Monday, June 27, 2011

Recipe: Kick A** Memphis Style Barbeque Sauce

As I have mentioned many a time before, I am from Memphis. And all good girls and boys from Memphis have a reverent respect for the slow cooked barbecue. And in Memphis, the only kind of barbecue is pork. The ONLY kind of barbecue is pork. Got me? Good.

Now in Memphis, we sauce our pork with a thick sweet sauce. The premade sauces that you can buy in the grocery store usually aren't true to the Memphis style. And even the truly local Memphis sauces are made in big factories with yucky stuff like high fructose corn syrup. I had never made my own barbeque sauce before, but on Father's Day I fired up the crock pot and braised a pork shoulder for dear old DH. I thought I'd take a chance and make a sauce from sratch. And boy am I glad I did.

1-26 ounce can of whole peeled tomatoes
1-teaspoon chipotle powder (or canned chipotles in adobo; I used the powder, if you use the canned you might need more than a teaspoon...)
1-teaspoon onion powder
1-teapoon cumin
2-teaspoons garlic powder
2-teapoons sweet paprika
1/2 teaspoon salt
Black pepper grinds, many
1/4 cup molasses
1/4 cup grade B maple syrup
1/2 cup honey
1/4 cup apple cider vinegar

With your blender puree the tomatoes and then strain out the seeds. If you are using the wet chiptoles then puree with the tomatoes. Don't omit the chipotle because they add both heat and smokiness to the sauce. If you really can't find them try Hungarian smoked paprika. The chipotles really made this sauce for me. But watch out, it is pretty spicy stuff!!

In a sauce pan pour your puree and add all the remaining ingredients and cook on low heat until it reduces and gets syrupy. Watch it, the inclusion of all the sugars make it easy for the sauce to burn. From here you can decide if you like it more sour, add more vinegar. If it needs more sweetness add extra honey. You get the picture.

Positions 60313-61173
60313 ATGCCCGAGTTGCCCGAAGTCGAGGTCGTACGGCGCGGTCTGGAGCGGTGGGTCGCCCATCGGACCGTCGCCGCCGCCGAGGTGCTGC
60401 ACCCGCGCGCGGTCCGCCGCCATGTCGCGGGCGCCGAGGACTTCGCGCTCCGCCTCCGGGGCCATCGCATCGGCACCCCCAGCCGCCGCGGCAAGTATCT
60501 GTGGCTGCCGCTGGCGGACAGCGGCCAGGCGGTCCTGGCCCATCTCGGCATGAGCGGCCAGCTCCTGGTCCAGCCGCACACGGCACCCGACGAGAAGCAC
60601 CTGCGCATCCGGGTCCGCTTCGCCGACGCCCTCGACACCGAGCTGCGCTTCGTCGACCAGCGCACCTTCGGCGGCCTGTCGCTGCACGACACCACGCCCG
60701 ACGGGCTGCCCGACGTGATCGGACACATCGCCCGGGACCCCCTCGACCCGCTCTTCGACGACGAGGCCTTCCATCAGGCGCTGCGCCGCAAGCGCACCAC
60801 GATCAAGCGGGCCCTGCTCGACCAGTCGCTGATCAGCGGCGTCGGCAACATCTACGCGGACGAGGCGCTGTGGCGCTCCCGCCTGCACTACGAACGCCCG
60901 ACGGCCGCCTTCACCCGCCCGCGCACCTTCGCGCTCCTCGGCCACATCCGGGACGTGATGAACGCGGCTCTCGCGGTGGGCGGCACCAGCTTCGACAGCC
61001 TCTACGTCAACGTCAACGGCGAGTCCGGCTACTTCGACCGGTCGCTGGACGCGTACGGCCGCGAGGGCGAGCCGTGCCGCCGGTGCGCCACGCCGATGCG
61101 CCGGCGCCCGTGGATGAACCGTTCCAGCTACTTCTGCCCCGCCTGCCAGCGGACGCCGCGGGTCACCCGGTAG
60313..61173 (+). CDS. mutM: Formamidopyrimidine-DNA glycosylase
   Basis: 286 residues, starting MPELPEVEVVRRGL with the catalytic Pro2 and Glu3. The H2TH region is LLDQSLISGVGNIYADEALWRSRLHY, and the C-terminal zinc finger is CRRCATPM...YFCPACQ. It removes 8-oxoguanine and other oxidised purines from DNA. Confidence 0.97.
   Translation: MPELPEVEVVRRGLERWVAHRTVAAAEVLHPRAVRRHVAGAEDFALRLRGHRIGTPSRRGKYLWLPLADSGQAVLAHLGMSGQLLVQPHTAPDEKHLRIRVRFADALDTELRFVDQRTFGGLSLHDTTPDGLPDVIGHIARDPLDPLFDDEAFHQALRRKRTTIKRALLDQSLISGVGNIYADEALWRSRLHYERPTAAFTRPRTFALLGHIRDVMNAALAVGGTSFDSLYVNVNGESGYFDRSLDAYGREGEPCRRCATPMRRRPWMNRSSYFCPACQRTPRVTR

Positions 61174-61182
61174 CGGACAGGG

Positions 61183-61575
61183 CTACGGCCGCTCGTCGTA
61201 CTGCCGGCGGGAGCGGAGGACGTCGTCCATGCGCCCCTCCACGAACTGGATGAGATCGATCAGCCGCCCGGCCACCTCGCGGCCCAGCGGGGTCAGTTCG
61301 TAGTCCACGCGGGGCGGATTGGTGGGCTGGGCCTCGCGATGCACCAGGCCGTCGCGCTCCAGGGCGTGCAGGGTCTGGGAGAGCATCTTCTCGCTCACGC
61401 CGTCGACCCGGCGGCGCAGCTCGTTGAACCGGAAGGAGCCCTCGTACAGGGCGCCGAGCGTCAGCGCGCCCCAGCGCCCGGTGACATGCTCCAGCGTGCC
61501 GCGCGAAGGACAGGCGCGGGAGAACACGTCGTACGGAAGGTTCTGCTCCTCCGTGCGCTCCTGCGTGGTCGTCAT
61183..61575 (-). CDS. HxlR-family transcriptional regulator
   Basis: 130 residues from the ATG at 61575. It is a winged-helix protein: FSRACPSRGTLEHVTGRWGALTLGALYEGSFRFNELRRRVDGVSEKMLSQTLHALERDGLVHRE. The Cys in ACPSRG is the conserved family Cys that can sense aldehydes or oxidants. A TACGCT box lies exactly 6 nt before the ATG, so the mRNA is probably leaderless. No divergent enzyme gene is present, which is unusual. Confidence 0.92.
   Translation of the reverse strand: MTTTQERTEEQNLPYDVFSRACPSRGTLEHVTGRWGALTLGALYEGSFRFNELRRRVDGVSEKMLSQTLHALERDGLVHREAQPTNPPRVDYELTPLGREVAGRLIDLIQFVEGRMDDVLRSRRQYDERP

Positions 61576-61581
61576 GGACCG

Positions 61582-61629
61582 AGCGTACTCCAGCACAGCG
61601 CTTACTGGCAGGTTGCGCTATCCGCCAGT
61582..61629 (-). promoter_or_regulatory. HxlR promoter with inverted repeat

Also a note about the grade B syrup, it is not necessary to go out and buy grade B syrup. But recently Fairway was out of my normal affordable brand of grade A. The alternative grade A syrups were almost $20 a bottle (Yipes!!!), so I opted for the cheaper grade B syrup. It has a much richer flavor. It is more complex, darker, much like caramel. I recommend that you try it if you get the chance. It added a certain depth to the sauce.

This sauce was as good as anything I had growing up. And it was all the more meaningful since I made it myself. I plan on using this with everything, hamburgers, roasted chicken, and maybe even mixing it with a little of my homemade ranch dressing to make a smoky barbeque ranch salad dressing. YUM!!!

Oh, and lastly, I have no pictures of this sauce or the barbeque on which I ate it. Sorry, I am a fairly lazy blogger. But mostly it's because I am writing this on my phone while cruising up I-95 on our way to a week long blissful vacation!! So the only picture I can possibly insert would be this.

This old random picture is how this barbeque sauce made me feel. Though surely it was equally the pork butt that made me feel so glorious. Ha!!

Enjoy everybody!! Do some grilling on the fourth!!


  1. This recipe sounds awesome! I have 28oz cans of tomato puree on hand and was curious about how much puree you got after you blended the tomoatoes? Thanks!

  2. I only strained out the seeds. So I lost less than a teaspoon. You could use tomato puree but I liked the consistency of the whole tomatoes.